Thursday, July 24, 2008

Shoofly and Sourdough-great combo huh!

I had a couple of requests for this recipe for Shoofly Pie. I got this recipe from an Amish woman while I was in Lancaster, PA a year ago. She had a small shop that sold this pie. I'd had the pie before and saw how it was made and it had a lot of layering involved. I love to bake and cook but really do not like recipes that involve a lot of "busy" work. It is a VERY rich pie. Make sure you have a tall glass of milk or like me coffee/tea. Enjoy!
Shoofly Pie


1 C flour

2/3 C light brown sugar

1 T shortening

Mix flour and sugar. Cut in shortening. Take out 1/2 cup crumbs and set aside.

Bottom Part

1 egg, beaten slightly

1 C molasses

1 C boiling water

1 t baking soda

1 nine inch unbaked pie shell

To larger portion of crumbs add egg and molasses. Blend in 3/4 cup boiling water. Dissolve soda in remaining 1/4 cup water and add.

Pour into unbaked pie shell. Sprinkle reserved crumbs on top. Bake at 425 degrees for 15 minutes. Reduce heat to 350 degrees and bake 40-45 minutes longer.

Now for something new I've tried.

I have always stayed away from homemade Sourdough Bread. Why....because I thought it had WAY too many steps. In a sense this one does, BUT they are very easy steps. Trust me these may seem like they are difficult but it really isn't. If they were I would not have tried it. First you need to make the starter. Later I will post a recipe I have for pretzels using this starter.

Sourdough Starter

1 t regular active dry yeast

1/4 C warm water (make sure it is between 105-115)

3/4 C milk

1 C all purpose flour (do not use self rising flour)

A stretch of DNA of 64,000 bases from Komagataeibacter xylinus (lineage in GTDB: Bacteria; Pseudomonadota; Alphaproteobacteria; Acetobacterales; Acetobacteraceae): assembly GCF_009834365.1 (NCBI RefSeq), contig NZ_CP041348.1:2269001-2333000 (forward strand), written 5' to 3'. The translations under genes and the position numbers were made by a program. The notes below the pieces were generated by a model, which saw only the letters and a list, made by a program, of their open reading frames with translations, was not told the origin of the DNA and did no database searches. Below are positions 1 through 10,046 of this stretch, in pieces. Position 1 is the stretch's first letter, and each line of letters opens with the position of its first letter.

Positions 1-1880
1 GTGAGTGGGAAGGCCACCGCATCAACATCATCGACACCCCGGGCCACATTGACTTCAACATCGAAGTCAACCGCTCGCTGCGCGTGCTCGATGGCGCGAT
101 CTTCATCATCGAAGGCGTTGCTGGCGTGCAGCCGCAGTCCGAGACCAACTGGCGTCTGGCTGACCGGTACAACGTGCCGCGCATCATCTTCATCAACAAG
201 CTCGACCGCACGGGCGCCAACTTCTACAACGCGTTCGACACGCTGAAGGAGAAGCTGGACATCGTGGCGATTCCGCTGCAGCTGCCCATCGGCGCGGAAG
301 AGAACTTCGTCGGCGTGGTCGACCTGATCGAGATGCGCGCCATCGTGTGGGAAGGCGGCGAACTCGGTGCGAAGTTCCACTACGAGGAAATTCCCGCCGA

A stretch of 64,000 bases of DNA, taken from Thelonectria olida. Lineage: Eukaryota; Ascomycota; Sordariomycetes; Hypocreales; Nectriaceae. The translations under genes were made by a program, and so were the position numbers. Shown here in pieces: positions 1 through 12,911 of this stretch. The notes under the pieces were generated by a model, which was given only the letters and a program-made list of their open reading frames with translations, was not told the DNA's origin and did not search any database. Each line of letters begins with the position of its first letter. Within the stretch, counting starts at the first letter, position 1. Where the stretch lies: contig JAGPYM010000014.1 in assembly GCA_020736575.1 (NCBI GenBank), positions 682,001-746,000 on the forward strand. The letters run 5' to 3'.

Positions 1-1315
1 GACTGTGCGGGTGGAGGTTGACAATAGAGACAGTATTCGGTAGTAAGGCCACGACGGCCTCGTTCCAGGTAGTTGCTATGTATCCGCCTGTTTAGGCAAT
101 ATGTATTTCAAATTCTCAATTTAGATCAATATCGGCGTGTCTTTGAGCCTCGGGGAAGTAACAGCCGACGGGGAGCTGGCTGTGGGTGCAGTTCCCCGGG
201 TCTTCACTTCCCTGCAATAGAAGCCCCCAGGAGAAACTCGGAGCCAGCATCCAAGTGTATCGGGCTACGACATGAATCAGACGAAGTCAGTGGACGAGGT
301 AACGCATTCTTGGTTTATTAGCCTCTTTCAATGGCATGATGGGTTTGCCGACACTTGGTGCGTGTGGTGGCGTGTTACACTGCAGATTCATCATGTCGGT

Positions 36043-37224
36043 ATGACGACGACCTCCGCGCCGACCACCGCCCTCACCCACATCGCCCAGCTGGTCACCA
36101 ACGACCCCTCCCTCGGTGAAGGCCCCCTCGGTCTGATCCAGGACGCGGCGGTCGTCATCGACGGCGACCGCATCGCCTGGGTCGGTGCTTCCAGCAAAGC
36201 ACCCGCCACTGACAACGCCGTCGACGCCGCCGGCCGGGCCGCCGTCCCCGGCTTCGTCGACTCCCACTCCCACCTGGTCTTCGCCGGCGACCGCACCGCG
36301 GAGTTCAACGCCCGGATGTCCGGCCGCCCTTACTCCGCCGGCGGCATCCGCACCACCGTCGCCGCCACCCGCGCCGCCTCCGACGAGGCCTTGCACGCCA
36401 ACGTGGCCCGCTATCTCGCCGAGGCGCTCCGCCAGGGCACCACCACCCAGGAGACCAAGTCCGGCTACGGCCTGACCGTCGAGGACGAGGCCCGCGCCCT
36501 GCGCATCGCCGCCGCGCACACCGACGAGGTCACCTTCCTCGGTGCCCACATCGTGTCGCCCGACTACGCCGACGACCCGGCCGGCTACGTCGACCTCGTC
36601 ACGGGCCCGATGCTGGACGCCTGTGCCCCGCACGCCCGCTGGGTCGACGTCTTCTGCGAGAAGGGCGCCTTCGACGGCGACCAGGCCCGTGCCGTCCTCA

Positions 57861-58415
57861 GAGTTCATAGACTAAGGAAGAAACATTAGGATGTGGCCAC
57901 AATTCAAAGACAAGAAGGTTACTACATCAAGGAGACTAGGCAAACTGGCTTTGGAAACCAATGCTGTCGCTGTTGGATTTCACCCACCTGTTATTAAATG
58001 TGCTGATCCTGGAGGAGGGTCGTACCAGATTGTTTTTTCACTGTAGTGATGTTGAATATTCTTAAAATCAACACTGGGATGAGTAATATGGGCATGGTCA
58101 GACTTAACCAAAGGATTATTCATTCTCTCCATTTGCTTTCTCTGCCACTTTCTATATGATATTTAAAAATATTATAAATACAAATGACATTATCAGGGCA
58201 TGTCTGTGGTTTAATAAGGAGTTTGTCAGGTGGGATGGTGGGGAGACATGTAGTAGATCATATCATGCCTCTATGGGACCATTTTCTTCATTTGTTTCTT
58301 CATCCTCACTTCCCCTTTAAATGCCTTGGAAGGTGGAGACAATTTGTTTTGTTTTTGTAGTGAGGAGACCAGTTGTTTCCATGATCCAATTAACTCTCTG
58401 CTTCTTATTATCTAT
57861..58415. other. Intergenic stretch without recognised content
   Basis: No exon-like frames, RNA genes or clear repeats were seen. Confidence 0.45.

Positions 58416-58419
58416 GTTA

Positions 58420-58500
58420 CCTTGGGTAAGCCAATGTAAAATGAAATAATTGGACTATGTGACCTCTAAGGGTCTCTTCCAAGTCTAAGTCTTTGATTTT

1. In 3 qt. glass bowl, dissolve yeast in warm water. Stir in milk. Stir in flour a little at a time; beat until smooth (it takes a while but does smooth out). Cover with towel or cheesecloth (cheesecloth is my choice, the yeast needs to breath to work really well); let it stand in warm, draft free place for about 24 hours. (Bubbles will start to appear on the top of the starter and you know you are in business.) If after 24 hours there is nothing happening throw it out and start again, you have some bad ingredients somewhere. If bubbles appear after 24 hours, stir well and cover with plastic wrap and return to warm spot. Let the starter stand for 2-3 days or until foamy.

These are your bubbles.
2. When foamy stir well, pour into glass canning jar with lid. Store in refrigerator. The starter is ready when there is a fairly clear liquid on top. Stir well before using. Usually the recipes call for 1 cup of starter, when you take the cup from the starter, add 3/4 C milk and 3/4 C flour. Store covered (with the jar lid or cheesecloth) at room temperature for about 12 hours or until your friendly bubbles appears. Then place back in the refrigerator.
Think of your starter as a "pet" you will need to use it every week or so. If you notice your baking products start to loose some of their umph, dissolve 1 teaspoon of yeast in 1/4 cup of warm water. Stir in 1/2 C milk, 3/4 cup flour and add it to your starter. IF I can do this YOU can! Let me know what you think. I am by no means a pro at this. I got this recipe from a dear friend of mine, who is a chef and who studied in Paris. When she first gave me this recipe she said "Oh come on it is very easy." I thought YEAH maybe to you...LOL But she was right.

1 comment:

Heart 4 My Home said...

Yum, yum, yum! I love sourdough bread. I misplaced my starter recipe so I think I will give this one a try. Thanks for posting it.